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Edwin B. Fisher is a clinical psychologist and professor at the University of North Carolina at Chapel Hill and is a past president of the Society of Behavioral Medicine. This column was first published by the Chicago Tribune.

At the height of the Cuban missile crisis, Premier Nikita Khrushchev wrote to President John F. Kennedy, “I have participated in two wars and know that war ends when it has rolled through cities and villages, everywhere sowing death and destruction.”

Warning of the “knot of war,” he continued, “a moment may come when that knot will be tied so tight that even he who tied it will not have the strength to untie it. … Let us take measures to untie that knot. We are ready for this.”

Such words from President Vladimir Putin are unimaginable.

The political scientist and Pulitzer-winning biographer of Khrushchev as well as Mikhail Gorbachev, William Taubman, notes, “Leaders make a difference, especially in totalitarian and authoritarian regimes.” From the pained looks on senior officials, the dressing down of those hesitant to embrace his actions and his now near total self isolation, it seems clear that the invasion of Ukraine is, indeed, Putin’s decision and Putin’s war.

So who is Putin?

We have joked about the shirtless horseback riding and staged ice hockey games in which, in full uniform and pads, well into his 60s and stumbling on his skates, the leader is able — or allowed — to score a goal. He accepts adulation as if it recognizes his prowess rather than indulging play acting. The frequency of these displays suggest great importance to his sense of himself.

Putin’s biography ”First Person: An Astonishingly Frank Self-Portrait by Russia’s President” quotes one of his grade school teachers: “I think Volodya is a good person. But he never forgives people who betray him or are mean to him.”

In paranoia, the accusations and attacks draw our attention. But it is the projection of danger and threat onto others that is fundamental. The deep sense of being wronged, victimized, damaged, all create a fog in which the paranoia becomes rationale. Well-documented are slights, wrongs, humiliations and diminishment of Russia that Putin perceives, and for which he will never forgive.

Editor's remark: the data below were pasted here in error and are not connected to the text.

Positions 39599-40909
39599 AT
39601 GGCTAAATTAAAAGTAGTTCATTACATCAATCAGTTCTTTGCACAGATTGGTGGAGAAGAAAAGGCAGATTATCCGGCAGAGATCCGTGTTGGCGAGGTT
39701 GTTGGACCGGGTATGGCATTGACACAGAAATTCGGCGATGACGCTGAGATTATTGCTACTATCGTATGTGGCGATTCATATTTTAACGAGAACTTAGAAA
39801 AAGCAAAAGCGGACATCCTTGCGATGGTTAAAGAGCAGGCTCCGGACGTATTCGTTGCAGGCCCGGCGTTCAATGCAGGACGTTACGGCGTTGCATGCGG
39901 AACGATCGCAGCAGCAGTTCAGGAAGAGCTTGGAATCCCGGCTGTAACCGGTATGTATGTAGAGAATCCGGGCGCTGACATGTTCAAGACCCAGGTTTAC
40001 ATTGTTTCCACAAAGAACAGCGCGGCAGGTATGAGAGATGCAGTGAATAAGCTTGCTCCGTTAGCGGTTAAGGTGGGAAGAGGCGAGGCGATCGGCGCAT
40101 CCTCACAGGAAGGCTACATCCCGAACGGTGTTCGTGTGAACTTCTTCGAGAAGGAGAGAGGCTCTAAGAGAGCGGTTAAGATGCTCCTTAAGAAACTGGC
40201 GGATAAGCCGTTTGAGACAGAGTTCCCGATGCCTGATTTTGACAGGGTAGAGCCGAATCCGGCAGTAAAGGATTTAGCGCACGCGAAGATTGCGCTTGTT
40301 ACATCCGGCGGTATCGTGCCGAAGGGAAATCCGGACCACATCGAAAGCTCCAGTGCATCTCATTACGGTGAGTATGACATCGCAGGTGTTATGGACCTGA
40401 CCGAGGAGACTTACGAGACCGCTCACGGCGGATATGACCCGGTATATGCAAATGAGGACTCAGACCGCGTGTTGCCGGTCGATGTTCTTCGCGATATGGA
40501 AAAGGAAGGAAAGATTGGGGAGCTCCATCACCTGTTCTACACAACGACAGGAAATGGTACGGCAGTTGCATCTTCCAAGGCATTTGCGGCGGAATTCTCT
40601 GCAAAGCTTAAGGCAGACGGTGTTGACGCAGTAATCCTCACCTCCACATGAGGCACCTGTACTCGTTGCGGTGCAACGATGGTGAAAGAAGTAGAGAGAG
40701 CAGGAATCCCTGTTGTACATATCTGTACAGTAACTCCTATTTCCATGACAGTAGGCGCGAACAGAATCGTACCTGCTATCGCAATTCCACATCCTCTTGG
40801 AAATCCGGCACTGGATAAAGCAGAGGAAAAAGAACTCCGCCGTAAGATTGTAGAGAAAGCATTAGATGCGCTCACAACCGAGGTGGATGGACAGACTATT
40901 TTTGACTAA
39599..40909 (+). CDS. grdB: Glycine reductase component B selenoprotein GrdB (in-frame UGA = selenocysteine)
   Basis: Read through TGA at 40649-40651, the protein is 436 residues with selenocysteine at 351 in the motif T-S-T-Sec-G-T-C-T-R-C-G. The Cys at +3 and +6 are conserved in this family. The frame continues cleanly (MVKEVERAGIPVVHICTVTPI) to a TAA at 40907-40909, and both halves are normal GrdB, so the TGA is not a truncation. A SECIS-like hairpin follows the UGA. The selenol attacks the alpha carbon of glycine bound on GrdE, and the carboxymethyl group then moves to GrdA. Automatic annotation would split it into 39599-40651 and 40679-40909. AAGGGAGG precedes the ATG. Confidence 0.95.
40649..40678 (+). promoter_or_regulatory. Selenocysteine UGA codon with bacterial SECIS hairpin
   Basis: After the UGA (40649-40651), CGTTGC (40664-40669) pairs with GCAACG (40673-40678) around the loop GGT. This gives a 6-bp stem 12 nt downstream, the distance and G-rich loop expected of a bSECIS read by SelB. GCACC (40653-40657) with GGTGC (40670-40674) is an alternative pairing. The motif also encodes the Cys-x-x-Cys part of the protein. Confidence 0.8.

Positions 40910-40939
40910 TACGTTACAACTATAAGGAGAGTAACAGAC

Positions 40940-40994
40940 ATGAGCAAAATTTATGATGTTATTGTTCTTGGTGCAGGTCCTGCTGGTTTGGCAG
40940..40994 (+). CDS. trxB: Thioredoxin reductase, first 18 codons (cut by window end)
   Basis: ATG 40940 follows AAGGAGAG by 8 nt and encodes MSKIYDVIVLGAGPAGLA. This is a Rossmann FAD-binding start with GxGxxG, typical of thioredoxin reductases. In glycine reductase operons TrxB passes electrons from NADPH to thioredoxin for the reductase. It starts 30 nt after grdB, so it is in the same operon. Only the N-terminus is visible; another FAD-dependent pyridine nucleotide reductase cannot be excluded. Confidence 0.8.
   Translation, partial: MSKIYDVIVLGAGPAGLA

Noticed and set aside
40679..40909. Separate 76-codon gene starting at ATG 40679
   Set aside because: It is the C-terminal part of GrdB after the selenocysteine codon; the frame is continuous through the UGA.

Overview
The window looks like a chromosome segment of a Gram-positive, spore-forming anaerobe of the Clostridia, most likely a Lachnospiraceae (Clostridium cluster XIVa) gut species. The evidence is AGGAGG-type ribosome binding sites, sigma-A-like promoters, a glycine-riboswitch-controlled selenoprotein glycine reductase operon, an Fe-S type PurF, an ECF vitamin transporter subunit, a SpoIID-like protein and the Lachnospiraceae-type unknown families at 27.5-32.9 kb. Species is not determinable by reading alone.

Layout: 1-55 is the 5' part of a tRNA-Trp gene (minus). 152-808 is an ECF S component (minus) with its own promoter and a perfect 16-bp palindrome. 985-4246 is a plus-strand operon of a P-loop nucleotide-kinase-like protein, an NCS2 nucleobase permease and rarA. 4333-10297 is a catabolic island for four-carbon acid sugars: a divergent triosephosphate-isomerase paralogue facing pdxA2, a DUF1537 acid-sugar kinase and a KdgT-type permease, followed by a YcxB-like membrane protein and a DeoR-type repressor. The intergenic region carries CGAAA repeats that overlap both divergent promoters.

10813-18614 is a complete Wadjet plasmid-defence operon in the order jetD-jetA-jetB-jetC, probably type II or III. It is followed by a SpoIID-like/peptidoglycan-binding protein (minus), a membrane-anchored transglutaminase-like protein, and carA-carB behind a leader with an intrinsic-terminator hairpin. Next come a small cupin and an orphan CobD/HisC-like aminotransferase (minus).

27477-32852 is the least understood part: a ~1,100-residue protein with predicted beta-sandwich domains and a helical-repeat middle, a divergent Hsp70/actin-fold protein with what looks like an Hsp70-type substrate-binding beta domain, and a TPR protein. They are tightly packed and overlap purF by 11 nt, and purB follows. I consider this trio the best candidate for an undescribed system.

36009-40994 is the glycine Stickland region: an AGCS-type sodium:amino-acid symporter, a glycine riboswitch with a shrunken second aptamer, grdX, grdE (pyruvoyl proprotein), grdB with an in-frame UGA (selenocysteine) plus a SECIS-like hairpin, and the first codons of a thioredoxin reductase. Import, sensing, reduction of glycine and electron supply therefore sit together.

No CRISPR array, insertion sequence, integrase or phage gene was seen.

Similarities between Putin and former President Donald Trump have been noted, including shared affinity for authoritarian rule. The contrast, however, is more instructive. Far from Trump’s self-absorption, Putin identifies himself with a deep emotional sense of Mother Russia.

At about 10 or 11, he eschewed school dances and other socializing and began a dedication to judo and exercise that continues to the present. “If I hadn’t gotten involved in sports, I’m not sure how my life would have turned out.” Beyond his great interest in physical prowess, this shows a broader pattern of finding identity through seizing on something outside himself and internalizing it, dedicating himself to it.

For Trump, there is no connection between self and values or people outside himself, but for Putin there is no separation between self and the dedication to his dream of Russian greatness. The fusion of these, the great importance of the cause to his sense of self, may help explain his uncompromising dedication now. Whether that fusion is sufficient to explain the brutality in Aleppo, Syria, and now the bombing of Ukraine is not clear.

Masha Gessen and others have noted the postwar Leningrad of Putin’s childhood was desolate and brutal, , a community version of the kinds of childhood experiences that now are widely recognized as a prelude to adult violence.

Putin combines steely dedication to his image of Mother Russia, belief of perceived wrongs to Russia and thereby to himself, paranoid resentment and determination to be recognized as strong. He doesn’t care about the cost of humiliating himself in cringeworthy displays, humiliating his senior colleagues or killing tens of thousands. Those who have followed him closely echo each other in describing his getting worse. His authority makes him almost impervious to the judgments of others. The pickling of all these in the crock of his increased and near total isolation have propelled his move to war.

Together, they may block any reversal of course.